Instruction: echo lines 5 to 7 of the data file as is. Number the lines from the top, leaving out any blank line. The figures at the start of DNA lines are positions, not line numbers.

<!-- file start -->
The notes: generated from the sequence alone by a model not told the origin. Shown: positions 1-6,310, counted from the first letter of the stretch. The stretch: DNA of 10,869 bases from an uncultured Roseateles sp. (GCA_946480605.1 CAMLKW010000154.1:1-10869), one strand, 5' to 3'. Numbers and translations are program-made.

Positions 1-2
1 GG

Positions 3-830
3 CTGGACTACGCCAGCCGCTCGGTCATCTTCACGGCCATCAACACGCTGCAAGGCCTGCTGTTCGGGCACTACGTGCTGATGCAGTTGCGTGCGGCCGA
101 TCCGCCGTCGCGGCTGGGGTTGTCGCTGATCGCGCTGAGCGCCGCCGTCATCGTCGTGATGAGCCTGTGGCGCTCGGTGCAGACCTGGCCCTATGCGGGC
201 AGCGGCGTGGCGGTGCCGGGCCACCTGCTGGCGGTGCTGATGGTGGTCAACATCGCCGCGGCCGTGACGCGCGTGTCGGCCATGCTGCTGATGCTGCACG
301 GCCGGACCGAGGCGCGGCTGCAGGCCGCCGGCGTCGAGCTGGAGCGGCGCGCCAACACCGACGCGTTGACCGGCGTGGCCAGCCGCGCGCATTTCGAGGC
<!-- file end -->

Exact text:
3 CTGGACTACGCCAGCCGCTCGGTCATCTTCACGGCCATCAACACGCTGCAAGGCCTGCTGTTCGGGCACTACGTGCTGATGCAGTTGCGTGCGGCCGA
101 TCCGCCGTCGCGGCTGGGGTTGTCGCTGATCGCGCTGAGCGCCGCCGTCATCGTCGTGATGAGCCTGTGGCGCTCGGTGCAGACCTGGCCCTATGCGGGC
201 AGCGGCGTGGCGGTGCCGGGCCACCTGCTGGCGGTGCTGATGGTGGTCAACATCGCCGCGGCCGTGACGCGCGTGTCGGCCATGCTGCTGATGCTGCACG